By Bob Unruh
© 2010 WorldNetDaily
Attorneys for the federal government have argued in a lawsuit pending in federal court in Iowa that individuals have no "fundamental right" to obtain what food they choose.
The brief was filed April 26 in support of a motion to dismiss a lawsuit filed by the Farm-to-Consumer Legal Defense Fund over the U.S. Food and Drug Administration's ban on the interstate sale of raw milk.
"There is no 'deeply rooted' historical tradition of unfettered access to foods of all kinds," states the document signed by U.S. Attorney Stephanie Rose, assistant Martha Fagg and Roger Gural, trial attorney for the U.S. Department of Justice.
"Plaintiffs' assertion of a 'fundamental right to their own bodily and physical health, which includes what foods they do and do not choose to consume for themselves and their families' is similarly unavailing because plaintiffs do not have a fundamental right to obtain any food they wish," the government has argued.
The incident was followed by a report a few days later that documented a proposal pending in Congress that critics say would do for the nation's food supply what the new health-care reform law has done for health-care resources.
"S. 510, the Food Safety Modernization Act of 2010, may be the most dangerous bill in the history of the U.S.," critiqued Steve Green on the Food Freedom blog. "It is to our food what the bailout was to our economy, only we can live without money."
The plan is sponsored by U.S. Rep. John Dingell, D-Mich., who explains the legislation "is a critical step toward equipping the FDA with the authorities and funding it needs to regulate what is now a global marketplace for food, drugs, devices and cosmetics."
His website explains, "The legislation requires foreign and domestic food facilities to have safety plans in place to prevent food hazards before they occur, increases the frequency of inspections. Additionally, it provides strong, flexible enforcement tools, including mandatory recall. Most importantly, this bill generates the resources to support FDA food-safety activities."
The proposal cleared the U.S. House last year but has been languishing in the Senate because of a full calendar of projects. It creates a long list of new requirements for food-producing entities to meet the demands of the secretary of agriculture. It is expected to be the subject of discussion in coming days.
The Iowa case alleges the federal restrictions on raw milk are a violation of the U.S. Constitution, according to a report at Natural News.
The federal attorneys want the case dismissed.
"The interest claimed by plaintiffs could be framed more narrowly as a right to 'provide themselves and their families with the foods of their own choice,'" the government document states. But the attorneys say that right doesn't exist.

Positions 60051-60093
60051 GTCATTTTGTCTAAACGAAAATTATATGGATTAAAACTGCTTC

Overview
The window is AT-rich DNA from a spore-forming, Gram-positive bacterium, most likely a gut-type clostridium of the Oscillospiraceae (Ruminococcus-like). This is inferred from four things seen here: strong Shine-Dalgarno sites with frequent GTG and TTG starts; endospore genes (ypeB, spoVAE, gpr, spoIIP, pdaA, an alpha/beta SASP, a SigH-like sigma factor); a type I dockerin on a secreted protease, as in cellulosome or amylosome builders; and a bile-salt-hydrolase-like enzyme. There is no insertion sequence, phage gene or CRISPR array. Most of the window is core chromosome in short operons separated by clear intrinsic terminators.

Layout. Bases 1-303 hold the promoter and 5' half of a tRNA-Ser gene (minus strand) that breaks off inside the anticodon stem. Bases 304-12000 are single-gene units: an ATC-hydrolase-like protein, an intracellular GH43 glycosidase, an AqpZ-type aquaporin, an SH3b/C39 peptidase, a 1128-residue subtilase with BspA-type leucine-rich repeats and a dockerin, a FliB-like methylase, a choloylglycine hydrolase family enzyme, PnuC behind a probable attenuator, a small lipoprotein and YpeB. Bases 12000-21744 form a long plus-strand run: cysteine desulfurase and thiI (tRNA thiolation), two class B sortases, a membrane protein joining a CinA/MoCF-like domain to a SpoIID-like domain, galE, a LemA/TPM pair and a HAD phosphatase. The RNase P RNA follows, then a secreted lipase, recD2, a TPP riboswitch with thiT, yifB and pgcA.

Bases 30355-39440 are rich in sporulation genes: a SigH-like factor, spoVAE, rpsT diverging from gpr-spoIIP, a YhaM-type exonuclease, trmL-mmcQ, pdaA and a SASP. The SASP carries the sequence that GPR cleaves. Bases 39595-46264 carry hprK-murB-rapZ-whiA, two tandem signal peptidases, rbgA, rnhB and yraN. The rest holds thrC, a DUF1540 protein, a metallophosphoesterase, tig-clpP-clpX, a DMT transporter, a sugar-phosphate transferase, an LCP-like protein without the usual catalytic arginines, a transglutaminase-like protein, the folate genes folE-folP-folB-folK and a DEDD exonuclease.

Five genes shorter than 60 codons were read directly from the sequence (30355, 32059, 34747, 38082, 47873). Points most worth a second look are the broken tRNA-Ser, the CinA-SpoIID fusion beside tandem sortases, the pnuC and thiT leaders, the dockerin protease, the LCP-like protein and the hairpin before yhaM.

"The FDA essentially believes that nobody has the right to choose what to eat or drink," said the Natural News site, which explains it covers topics that allow individuals to make positive changes in their health, environmental sensitivity and consumer choices.
"You are only 'allowed' to eat or drink what the FDA gives you permission to. There is no inherent right or God-given right to consume any foods from nature without the FDA's consent."
The Natural News report continued, "The state, in other words, may override your food decisions and deny you free access to the foods and beverages you wish to consume. And the state may do this for completely unscientific reasons – even just political reasons – all at their whim."
The report cited an increasing level of frustration on the part of the federal government because of tactics including buying "cow shares" in which a consumer drinks milk from a cow he partly owns, or "buying clubs."
"This arrangement drives the FDA absolutely batty because it bypasses their authority and allows free people to engage in the free sales of raw dairy products produced on small family farms," Natural News said.
The report blames the aggressive campaign against raw milk on large commercial dairy interests, "because it threatens the commercial milk business."
The reason cannot be safety, the report said, since a report from the Weston A. Price Foundation revealed that from 1980 to 2005 there were 10 times more illnesses from pasteurized milk than from raw milk.
The federal government attorneys say the FDA's goal is to prevent disease, and that's why the "ban on the interstate sale of unpasteurized milk" was adopted.
The attorneys conceded that states ordinarily are expected to regulate intrastate activity but noted, "it is within HHS's authority … to institute an intrastate ban as well."
Natural News reported the ban could be seen as violating the 10th Amendment to the U.S. Constitution, which leaves to states all powers not specifically designated in the Constitution for the federal body.
In fact, according to the Wisconsin State Journal, lawmakers there have adopted a bill, with the governor's support, that would allow farmers to sell raw milk directly to consumers.
The move puts Wisconsin in position to be the 20th state to allow direct sales of raw milk. Another handful of states allow retail sales.